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In a field station in the south-west of France, where I also worked, a rubber baton was the favoured means of communication. Contrary to what seemed to me to be the most basic common sense, employees charged with moving the pigs entered the front of the pen shouting, without any provocation at all. The inevitable result was that all the pigs rushed together into a corner of the enclosure and refused to move. Shouting and hitting therefore became the legitimate means of displacement. In Brittany, I had refused to strike the animals, and I refused to do so again in the field station. I applied the methods that seemed to me to be the best. The seeming chaos that my way of working caused initially attracted of a lot of criticism, but little by little something changed, and the behaviour of my colleagues mellowed.

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I reacted against the violence that I had endured in the livestock industry, and   chose the path of reason because it was not only that I wanted to be part of making this violence against animals and against life stop; above all, I wanted to understand it. I wanted to understand why people I knew in the field, ordinary people, people who I felt close to, accepted the violence and the senselessness of the work. What would it actually cost them to say no? What was it that supported and sustained this insupportable system? More generally, why choose violence, ugliness and pain over generosity, beauty and joy?

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Becoming a researcher

After giving up my farm, I took up the agricultural study that I hadn’t done prior to farming. As continuing education, I first took an agricultural baccalaureate, then a 2-year Brevet de Technician Supérieur (BTS) in “animal production”. Nothing that I learned during my training had any connection with what I had experienced as a farmer with my animals. The training was purely technical, and based in the zootechnics that had made its appearance in the 19th century. I wanted to understand what differentiated animal husbandry from “animal production” and understand what animal husbandry has that is particular in terms of relations with animals.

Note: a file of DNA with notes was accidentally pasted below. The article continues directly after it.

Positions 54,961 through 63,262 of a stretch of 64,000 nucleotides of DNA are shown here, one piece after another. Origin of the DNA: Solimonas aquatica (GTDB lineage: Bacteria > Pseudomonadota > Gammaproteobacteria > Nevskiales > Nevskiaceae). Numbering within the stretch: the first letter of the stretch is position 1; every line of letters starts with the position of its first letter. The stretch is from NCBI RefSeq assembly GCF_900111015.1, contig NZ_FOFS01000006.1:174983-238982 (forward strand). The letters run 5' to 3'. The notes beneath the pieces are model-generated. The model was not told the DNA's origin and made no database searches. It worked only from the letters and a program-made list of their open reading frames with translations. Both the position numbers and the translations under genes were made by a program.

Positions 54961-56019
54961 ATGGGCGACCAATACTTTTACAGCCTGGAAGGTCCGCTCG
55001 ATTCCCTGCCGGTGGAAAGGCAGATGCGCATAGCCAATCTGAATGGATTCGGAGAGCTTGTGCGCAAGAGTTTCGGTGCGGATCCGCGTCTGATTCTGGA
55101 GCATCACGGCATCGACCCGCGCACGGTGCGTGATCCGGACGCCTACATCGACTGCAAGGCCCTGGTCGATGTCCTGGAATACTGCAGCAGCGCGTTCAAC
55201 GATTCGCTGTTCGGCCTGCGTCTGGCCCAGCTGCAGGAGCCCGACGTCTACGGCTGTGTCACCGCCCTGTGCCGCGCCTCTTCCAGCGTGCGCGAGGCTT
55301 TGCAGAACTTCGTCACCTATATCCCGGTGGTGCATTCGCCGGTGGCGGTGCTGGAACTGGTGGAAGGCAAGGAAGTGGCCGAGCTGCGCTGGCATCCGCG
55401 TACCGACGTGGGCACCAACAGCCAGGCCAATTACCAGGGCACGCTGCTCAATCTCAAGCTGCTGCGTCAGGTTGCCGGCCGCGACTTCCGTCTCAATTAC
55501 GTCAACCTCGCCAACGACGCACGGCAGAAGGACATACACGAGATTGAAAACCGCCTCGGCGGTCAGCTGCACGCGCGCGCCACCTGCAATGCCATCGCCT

This is why, after my BTS, I chose to specialise, and found work as a technician at the same time as preparing for the agricultural engineer entrance exam. I got through the entrance exam, and after two further years of study, I got my engineering diploma. It was while perusing the engineering curriculum that I started doing deliberate research, and not just to satisfy my curiosity.

I made contact with researchers during my engineering dissertation, and I observed, (without being overly modest), that I was quite as capable as they were of researching relations between man and farm animals, because I had been acquainted with this relation and these animals at close quarters. I understood that my real work experience with animals, coupled with the research skills that I had acquired over time, would enable me to construct real research on the subject that interested me.

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I therefore did a masters on relations between humans and animals in abattoirs, followed by a Ph.D. on affective relations between farmers and animals. My thesis, which I defended in 2001, a little more than 10 years after returning to education, was commended by the jury and received the Le Monde de la Recherché Universitaire award. Following this, I was recruited as a researcher at INRA, to look at the issues surrounding suffering at work in the livestock industry that my research work had brought to light. I was made director of research in 2014.

Jocelyne Porcher.